L-Carnitine is an amino acid that may play a role in energy production and metabolism.* It is naturally produced by the body and can also be obtained from the diet through the consumption of red meat, dairy products, and some types of fish. In addition to its natural sources, L-Carnitine is also available as a dietary supplement.
L-Carnitine is thought to have been discovered in 1905 and named after the Latin word for meat, “carnus”, because it was first found in meat. It is synthesized in the liver and kidneys from the amino acids lysine and methionine and stored in the muscle tissue and heart, among others.
L-Carnitine is a molecule made up of two amino acids, lysine and methionine. It has a chemical formula of C7H15NO3 and is soluble in water. It is a non-essential nutrient, meaning that it can be synthesized by the body and does not have to be obtained from the diet.
The biological process of L-carnitine
L-Carnitine may play an important role in the transportation of long-chain fatty acids into the mitochondria, where they could be converted into energy.* This process is known as fatty acid oxidation, and L-Carnitine acts as a shuttle, carrying the fatty acids into the mitochondria for energy production.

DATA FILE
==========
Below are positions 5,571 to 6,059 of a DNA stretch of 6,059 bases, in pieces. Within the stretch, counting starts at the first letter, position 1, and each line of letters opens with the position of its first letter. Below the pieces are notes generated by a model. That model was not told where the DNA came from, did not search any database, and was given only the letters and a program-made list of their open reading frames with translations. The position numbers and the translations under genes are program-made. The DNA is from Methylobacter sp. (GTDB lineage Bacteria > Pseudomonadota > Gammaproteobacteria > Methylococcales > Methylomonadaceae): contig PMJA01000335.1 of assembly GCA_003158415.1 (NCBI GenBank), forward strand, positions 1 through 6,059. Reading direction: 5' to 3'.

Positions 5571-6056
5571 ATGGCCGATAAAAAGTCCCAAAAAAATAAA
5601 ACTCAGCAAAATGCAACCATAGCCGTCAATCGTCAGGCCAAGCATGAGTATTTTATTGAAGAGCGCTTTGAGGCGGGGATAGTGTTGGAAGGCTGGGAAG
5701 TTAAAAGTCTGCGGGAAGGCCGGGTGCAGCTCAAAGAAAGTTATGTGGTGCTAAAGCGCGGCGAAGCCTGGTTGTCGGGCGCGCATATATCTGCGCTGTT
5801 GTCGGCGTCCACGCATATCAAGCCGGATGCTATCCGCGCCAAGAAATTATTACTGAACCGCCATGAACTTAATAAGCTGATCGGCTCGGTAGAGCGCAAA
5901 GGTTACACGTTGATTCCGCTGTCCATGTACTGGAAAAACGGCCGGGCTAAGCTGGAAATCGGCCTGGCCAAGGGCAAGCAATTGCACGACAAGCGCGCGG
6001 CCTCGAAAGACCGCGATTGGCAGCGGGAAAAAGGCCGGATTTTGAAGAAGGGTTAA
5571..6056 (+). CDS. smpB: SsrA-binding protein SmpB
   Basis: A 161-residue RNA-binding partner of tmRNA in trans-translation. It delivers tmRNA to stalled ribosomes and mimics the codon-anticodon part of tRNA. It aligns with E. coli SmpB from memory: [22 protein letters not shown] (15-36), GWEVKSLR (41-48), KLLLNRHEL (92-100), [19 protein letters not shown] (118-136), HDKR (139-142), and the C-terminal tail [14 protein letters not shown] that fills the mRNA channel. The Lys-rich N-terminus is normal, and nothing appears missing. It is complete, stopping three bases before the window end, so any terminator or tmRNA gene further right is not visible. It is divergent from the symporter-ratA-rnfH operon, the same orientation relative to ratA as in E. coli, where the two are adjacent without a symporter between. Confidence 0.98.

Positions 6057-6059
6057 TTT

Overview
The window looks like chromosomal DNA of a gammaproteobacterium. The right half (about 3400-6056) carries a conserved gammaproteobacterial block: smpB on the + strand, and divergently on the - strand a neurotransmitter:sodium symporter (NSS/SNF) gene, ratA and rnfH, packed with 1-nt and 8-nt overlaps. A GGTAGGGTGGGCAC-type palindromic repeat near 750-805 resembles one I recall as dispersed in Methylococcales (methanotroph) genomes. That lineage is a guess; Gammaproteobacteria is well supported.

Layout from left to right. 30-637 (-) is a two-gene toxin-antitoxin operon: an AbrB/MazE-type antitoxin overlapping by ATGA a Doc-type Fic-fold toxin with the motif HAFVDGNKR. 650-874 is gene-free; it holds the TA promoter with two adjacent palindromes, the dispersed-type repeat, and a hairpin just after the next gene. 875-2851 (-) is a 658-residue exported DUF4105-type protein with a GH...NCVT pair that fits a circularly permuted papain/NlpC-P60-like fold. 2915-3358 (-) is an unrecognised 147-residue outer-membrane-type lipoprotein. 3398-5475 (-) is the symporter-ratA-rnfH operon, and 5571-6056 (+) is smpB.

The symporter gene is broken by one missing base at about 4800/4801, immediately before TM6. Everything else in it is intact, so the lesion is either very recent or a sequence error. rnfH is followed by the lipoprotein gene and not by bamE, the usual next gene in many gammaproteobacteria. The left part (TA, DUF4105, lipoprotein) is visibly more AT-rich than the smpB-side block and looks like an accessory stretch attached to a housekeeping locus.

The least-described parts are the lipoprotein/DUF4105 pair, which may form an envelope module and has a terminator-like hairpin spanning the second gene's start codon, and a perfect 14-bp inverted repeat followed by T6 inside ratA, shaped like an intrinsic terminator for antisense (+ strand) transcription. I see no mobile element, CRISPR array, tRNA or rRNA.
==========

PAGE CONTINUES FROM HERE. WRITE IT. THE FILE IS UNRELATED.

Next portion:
In addition to its role in energy production, L-Carnitine might have other potential wellness benefits. For example, some studies have looked at its potential to support exercise performance, heart health, and weight management.*
Since it was discovered, L-carnitine has been the subject of numerous studies and research. In the early 20th century, L-Carnitine was sometimes used to support the heart and liver.* In the 1970s and 1980s, its potential as a performance-enhancing supplement was first explored, and it has since become a popular dietary supplement for athletes and fitness enthusiasts.
In conclusion, L-Carnitine is a naturally occurring amino acid that may play a role in supporting energy production and metabolism.* It has been the subject of numerous studies and research, and its potential health benefits continue to be explored. Whether obtained from natural sources or as a dietary supplement, L-Carnitine may play a role in supporting a healthy lifestyle.* You can also find more information of L-Carnitine as L-Tartrate, liposomal L-Carnitine, and acetyl-l-carnitine.
As always, talk to your doctor before taking any supplements. Get professional advice if you think you might need an L-carnitine supplement or are already taking one to ensure you're not exceeding the amounts you may need.